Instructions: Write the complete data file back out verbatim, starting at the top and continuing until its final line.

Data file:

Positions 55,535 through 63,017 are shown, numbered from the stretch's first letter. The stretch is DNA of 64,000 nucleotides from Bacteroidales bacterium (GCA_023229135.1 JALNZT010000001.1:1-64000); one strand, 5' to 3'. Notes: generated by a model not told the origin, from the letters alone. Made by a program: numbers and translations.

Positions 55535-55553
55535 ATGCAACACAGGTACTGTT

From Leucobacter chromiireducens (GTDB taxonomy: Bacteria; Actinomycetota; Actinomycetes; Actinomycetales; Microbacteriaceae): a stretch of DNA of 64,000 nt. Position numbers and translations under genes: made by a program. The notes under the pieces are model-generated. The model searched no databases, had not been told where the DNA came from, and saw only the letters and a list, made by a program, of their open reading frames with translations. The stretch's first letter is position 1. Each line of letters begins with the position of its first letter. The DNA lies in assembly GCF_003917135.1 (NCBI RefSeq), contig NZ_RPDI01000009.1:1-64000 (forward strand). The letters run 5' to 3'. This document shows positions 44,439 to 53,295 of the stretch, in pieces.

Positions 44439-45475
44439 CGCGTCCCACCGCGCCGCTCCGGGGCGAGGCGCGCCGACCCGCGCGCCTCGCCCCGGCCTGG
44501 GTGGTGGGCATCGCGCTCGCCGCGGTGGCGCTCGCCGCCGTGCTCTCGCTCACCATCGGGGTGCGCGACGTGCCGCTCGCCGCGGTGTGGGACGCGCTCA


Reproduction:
Positions 55,535 through 63,017 are shown, numbered from the stretch's first letter. The stretch is DNA of 64,000 nucleotides from Bacteroidales bacterium (GCA_023229135.1 JALNZT010000001.1:1-64000); one strand, 5' to 3'. Notes: generated by a model not told the origin, from the letters alone. Made by a program: numbers and translations.

Positions 55535-55553
55535 ATGCAACACAGGTACTGTT

From Leucobacter chromiireducens (GTDB taxonomy: Bacteria; Actinomycetota; Actinomycetes; Actinomycetales; Microbacteriaceae): a stretch of DNA of 64,000 nt. Position numbers and translations under genes: made by a program. The notes under the pieces are model-generated. The model searched no databases, had not been told where the DNA came from, and saw only the letters and a list, made by a program, of their open reading frames with translations. The stretch's first letter is position 1. Each line of letters begins with the position of its first letter. The DNA lies in assembly GCF_003917135.1 (NCBI RefSeq), contig NZ_RPDI01000009.1:1-64000 (forward strand). The letters run 5' to 3'. This document shows positions 44,439 to 53,295 of the stretch, in pieces.

Positions 44439-45475
44439 CGCGTCCCACCGCGCCGCTCCGGGGCGAGGCGCGCCGACCCGCGCGCCTCGCCCCGGCCTGG
44501 GTGGTGGGCATCGCGCTCGCCGCGGTGGCGCTCGCCGCCGTGCTCTCGCTCACCATCGGGGTGCGCGACGTGCCGCTCGCCGCGGTGTGGGACGCGCTCA